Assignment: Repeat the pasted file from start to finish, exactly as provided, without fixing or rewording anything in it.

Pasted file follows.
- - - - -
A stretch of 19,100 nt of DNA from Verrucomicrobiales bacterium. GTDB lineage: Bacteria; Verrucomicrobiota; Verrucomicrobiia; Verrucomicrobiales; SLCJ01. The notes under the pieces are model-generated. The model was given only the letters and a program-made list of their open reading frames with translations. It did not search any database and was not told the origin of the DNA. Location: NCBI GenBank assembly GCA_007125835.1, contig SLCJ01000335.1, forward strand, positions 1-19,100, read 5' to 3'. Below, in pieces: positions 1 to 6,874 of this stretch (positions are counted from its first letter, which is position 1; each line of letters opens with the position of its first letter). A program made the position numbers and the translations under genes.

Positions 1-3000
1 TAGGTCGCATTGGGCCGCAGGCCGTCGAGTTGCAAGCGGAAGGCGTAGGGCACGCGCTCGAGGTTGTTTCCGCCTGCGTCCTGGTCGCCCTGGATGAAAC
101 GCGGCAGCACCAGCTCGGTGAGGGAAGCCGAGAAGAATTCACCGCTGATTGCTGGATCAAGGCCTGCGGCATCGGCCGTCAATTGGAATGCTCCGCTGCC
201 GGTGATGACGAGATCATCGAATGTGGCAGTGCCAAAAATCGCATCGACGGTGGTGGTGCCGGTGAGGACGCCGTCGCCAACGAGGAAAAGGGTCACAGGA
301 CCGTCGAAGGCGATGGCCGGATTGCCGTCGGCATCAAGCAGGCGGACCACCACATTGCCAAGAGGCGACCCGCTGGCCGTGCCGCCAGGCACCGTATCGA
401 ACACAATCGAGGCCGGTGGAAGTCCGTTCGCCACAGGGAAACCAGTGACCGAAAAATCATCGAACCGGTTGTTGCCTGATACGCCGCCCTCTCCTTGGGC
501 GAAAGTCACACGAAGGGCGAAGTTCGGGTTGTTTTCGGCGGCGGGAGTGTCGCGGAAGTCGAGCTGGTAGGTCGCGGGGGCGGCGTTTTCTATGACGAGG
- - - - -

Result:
A stretch of 19,100 nt of DNA from Verrucomicrobiales bacterium. GTDB lineage: Bacteria; Verrucomicrobiota; Verrucomicrobiia; Verrucomicrobiales; SLCJ01. The notes under the pieces are model-generated. The model was given only the letters and a program-made list of their open reading frames with translations. It did not search any database and was not told the origin of the DNA. Location: NCBI GenBank assembly GCA_007125835.1, contig SLCJ01000335.1, forward strand, positions 1-19,100, read 5' to 3'. Below, in pieces: positions 1 to 6,874 of this stretch (positions are counted from its first letter, which is position 1; each line of letters opens with the position of its first letter). A program made the position numbers and the translations under genes.

Positions 1-3000
1 TAGGTCGCATTGGGCCGCAGGCCGTCGAGTTGCAAGCGGAAGGCGTAGGGCACGCGCTCGAGGTTGTTTCCGCCTGCGTCCTGGTCGCCCTGGATGAAAC
101 GCGGCAGCACCAGCTCGGTGAGGGAAGCCGAGAAGAATTCACCGCTGATTGCTGGATCAAGGCCTGCGGCATCGGCCGTCAATTGGAATGCTCCGCTGCC
201 GGTGATGACGAGATCATCGAATGTGGCAGTGCCAAAAATCGCATCGACGGTGGTGGTGCCGGTGAGGACGCCGTCGCCAACGAGGAAAAGGGTCACAGGA
301 CCGTCGAAGGCGATGGCCGGATTGCCGTCGGCATCAAGCAGGCGGACCACCACATTGCCAAGAGGCGACCCGCTGGCCGTGCCGCCAGGCACCGTATCGA
401 ACACAATCGAGGCCGGTGGAAGTCCGTTCGCCACAGGGAAACCAGTGACCGAAAAATCATCGAACCGGTTGTTGCCTGATACGCCGCCCTCTCCTTGGGC
501 GAAAGTCACACGAAGGGCGAAGTTCGGGTTGTTTTCGGCGGCGGGAGTGTCGCGGAAGTCGAGCTGGTAGGTCGCGGGGGCGGCGTTTTCTATGACGAGG